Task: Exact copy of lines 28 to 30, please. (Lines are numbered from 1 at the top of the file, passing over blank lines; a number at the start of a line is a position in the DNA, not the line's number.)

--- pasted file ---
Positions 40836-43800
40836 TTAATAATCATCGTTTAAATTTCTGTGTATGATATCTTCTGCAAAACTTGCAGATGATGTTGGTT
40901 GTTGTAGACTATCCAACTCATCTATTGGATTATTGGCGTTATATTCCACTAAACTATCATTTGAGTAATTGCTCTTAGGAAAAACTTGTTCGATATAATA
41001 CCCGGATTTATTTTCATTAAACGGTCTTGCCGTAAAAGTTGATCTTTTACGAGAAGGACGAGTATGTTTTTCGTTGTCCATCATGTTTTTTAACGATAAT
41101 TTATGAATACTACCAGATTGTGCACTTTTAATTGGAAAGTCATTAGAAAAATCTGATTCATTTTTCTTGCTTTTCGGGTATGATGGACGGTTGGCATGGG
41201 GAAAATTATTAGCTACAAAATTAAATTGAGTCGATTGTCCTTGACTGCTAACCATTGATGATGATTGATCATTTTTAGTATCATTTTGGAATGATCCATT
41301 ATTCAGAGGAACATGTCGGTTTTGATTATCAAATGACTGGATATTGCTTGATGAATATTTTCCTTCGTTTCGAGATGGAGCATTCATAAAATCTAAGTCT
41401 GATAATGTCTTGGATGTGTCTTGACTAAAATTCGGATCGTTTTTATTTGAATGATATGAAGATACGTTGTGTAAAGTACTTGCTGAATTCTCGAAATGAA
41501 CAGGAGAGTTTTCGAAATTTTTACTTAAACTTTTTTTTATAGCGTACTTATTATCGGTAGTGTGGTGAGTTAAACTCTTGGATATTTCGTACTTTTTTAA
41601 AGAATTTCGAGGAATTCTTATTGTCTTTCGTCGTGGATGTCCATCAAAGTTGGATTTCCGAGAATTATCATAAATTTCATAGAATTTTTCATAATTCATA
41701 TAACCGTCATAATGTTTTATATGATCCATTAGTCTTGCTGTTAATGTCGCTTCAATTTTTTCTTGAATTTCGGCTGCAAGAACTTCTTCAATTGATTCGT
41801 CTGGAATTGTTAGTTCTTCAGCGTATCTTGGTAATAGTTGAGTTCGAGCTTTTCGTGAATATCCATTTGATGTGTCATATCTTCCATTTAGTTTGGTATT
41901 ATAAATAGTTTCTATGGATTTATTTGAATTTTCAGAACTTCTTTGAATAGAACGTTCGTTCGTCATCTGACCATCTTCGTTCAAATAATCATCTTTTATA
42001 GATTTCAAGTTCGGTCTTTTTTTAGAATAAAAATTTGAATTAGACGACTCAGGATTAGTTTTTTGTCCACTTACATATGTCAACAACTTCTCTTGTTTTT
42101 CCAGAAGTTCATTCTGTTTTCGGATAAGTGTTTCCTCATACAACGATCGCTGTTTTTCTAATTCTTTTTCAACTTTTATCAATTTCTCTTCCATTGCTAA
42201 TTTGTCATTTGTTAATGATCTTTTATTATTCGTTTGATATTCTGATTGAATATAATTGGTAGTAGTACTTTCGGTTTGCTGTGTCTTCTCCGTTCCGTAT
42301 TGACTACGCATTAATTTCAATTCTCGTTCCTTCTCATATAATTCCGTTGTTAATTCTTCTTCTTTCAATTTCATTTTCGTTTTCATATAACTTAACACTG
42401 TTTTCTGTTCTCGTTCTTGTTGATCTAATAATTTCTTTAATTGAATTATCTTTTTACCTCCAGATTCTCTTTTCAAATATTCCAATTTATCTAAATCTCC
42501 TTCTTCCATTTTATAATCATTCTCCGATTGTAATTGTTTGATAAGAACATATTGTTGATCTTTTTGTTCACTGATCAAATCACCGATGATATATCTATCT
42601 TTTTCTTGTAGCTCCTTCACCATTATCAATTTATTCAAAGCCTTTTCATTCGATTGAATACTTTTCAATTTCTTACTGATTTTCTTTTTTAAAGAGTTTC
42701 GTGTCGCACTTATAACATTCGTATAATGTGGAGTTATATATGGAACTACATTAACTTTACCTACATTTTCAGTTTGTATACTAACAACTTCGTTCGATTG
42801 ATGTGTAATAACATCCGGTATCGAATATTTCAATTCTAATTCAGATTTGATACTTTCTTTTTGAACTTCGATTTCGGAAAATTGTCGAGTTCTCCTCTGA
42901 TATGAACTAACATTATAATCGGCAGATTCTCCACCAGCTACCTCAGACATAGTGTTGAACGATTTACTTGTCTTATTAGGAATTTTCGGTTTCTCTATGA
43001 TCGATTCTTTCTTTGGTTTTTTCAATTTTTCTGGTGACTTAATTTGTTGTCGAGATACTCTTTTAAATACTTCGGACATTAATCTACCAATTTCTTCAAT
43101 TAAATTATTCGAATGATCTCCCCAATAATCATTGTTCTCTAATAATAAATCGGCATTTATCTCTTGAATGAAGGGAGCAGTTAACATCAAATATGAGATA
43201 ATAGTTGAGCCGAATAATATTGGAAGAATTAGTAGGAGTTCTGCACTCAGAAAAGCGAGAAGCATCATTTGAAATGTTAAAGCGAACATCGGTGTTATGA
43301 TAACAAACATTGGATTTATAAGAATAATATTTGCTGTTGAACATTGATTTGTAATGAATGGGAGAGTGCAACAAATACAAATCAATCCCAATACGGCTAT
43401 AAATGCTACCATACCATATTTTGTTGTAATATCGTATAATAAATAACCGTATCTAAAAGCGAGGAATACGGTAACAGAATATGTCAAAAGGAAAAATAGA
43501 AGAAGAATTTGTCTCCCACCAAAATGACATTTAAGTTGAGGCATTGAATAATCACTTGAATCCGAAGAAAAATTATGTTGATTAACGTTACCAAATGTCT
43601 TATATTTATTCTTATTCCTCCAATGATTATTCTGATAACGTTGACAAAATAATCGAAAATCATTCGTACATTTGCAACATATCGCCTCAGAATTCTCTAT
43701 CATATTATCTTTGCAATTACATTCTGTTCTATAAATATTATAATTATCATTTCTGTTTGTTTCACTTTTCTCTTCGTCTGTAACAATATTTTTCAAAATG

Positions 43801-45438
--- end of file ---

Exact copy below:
43401 AAATGCTACCATACCATATTTTGTTGTAATATCGTATAATAAATAACCGTATCTAAAAGCGAGGAATACGGTAACAGAATATGTCAAAAGGAAAAATAGA
43501 AGAAGAATTTGTCTCCCACCAAAATGACATTTAAGTTGAGGCATTGAATAATCACTTGAATCCGAAGAAAAATTATGTTGATTAACGTTACCAAATGTCT
43601 TATATTTATTCTTATTCCTCCAATGATTATTCTGATAACGTTGACAAAATAATCGAAAATCATTCGTACATTTGCAACATATCGCCTCAGAATTCTCTAT